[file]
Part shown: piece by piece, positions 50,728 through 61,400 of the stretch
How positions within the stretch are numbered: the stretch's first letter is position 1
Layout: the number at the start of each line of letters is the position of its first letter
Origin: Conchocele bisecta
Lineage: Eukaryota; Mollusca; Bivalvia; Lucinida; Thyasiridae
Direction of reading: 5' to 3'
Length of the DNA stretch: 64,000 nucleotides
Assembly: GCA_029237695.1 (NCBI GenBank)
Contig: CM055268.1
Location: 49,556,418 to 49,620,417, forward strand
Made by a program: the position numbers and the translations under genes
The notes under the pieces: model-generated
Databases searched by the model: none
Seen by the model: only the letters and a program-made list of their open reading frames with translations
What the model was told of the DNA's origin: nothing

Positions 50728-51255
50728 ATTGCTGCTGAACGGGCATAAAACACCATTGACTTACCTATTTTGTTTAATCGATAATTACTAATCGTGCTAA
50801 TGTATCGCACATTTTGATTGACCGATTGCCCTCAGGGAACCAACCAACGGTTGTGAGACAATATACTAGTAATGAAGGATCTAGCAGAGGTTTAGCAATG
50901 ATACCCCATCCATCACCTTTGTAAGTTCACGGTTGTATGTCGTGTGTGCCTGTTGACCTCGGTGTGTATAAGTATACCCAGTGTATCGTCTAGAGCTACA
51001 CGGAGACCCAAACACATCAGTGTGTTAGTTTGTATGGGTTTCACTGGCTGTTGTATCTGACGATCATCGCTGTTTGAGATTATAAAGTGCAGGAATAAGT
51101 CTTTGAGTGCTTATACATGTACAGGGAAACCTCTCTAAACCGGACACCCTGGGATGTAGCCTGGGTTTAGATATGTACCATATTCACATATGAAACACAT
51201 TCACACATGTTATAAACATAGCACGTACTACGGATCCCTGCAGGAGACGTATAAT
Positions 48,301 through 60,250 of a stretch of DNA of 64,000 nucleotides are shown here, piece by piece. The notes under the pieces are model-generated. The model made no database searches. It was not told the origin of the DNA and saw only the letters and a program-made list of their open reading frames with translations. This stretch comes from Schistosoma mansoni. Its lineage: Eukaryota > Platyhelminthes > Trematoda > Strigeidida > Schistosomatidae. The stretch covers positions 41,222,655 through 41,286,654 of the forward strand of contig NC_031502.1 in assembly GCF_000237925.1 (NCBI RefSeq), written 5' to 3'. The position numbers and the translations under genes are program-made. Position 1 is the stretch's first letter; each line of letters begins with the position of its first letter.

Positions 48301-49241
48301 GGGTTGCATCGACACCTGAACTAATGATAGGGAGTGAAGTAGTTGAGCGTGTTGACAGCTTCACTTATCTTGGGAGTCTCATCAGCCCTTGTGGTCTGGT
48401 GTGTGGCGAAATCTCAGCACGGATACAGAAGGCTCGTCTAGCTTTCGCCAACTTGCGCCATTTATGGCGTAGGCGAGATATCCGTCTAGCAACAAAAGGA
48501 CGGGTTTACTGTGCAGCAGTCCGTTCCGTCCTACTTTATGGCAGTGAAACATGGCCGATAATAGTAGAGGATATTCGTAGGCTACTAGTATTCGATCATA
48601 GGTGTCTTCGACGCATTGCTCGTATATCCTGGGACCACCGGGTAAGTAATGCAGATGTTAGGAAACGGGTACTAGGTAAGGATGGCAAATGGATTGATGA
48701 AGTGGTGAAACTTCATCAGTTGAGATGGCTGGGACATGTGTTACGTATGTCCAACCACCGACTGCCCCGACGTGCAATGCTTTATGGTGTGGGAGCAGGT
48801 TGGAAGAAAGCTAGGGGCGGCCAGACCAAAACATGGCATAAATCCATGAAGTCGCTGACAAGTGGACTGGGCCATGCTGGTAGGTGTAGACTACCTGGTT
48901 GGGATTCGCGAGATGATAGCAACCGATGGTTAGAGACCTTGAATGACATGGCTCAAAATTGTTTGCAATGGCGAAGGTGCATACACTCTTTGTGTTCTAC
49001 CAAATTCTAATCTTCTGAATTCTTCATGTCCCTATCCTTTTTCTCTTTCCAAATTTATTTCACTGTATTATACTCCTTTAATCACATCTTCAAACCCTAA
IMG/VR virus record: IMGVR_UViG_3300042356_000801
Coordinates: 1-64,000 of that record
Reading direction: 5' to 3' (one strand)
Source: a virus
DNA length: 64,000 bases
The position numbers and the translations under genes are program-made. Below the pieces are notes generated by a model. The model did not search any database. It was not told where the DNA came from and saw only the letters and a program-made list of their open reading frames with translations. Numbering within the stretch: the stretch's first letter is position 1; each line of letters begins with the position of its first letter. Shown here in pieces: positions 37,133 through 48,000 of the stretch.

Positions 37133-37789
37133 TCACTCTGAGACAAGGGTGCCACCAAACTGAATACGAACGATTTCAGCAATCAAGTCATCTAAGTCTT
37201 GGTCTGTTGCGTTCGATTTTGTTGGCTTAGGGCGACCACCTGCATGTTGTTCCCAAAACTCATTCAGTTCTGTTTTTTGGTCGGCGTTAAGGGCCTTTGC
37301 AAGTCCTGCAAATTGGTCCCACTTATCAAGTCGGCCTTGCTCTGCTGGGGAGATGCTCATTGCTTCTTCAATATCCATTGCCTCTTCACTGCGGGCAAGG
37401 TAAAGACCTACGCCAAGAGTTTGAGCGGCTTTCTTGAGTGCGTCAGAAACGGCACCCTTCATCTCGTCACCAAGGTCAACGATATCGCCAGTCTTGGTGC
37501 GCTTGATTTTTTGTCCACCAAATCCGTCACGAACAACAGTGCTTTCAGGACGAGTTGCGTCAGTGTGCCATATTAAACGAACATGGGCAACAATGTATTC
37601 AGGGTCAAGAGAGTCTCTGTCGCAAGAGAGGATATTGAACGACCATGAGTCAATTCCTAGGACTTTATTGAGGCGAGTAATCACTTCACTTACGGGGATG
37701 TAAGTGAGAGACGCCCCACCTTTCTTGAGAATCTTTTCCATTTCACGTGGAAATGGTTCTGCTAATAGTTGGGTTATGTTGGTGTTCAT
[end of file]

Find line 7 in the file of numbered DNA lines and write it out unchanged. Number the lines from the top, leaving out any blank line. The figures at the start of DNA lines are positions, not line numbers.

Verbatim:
Length of the DNA stretch: 64,000 nucleotides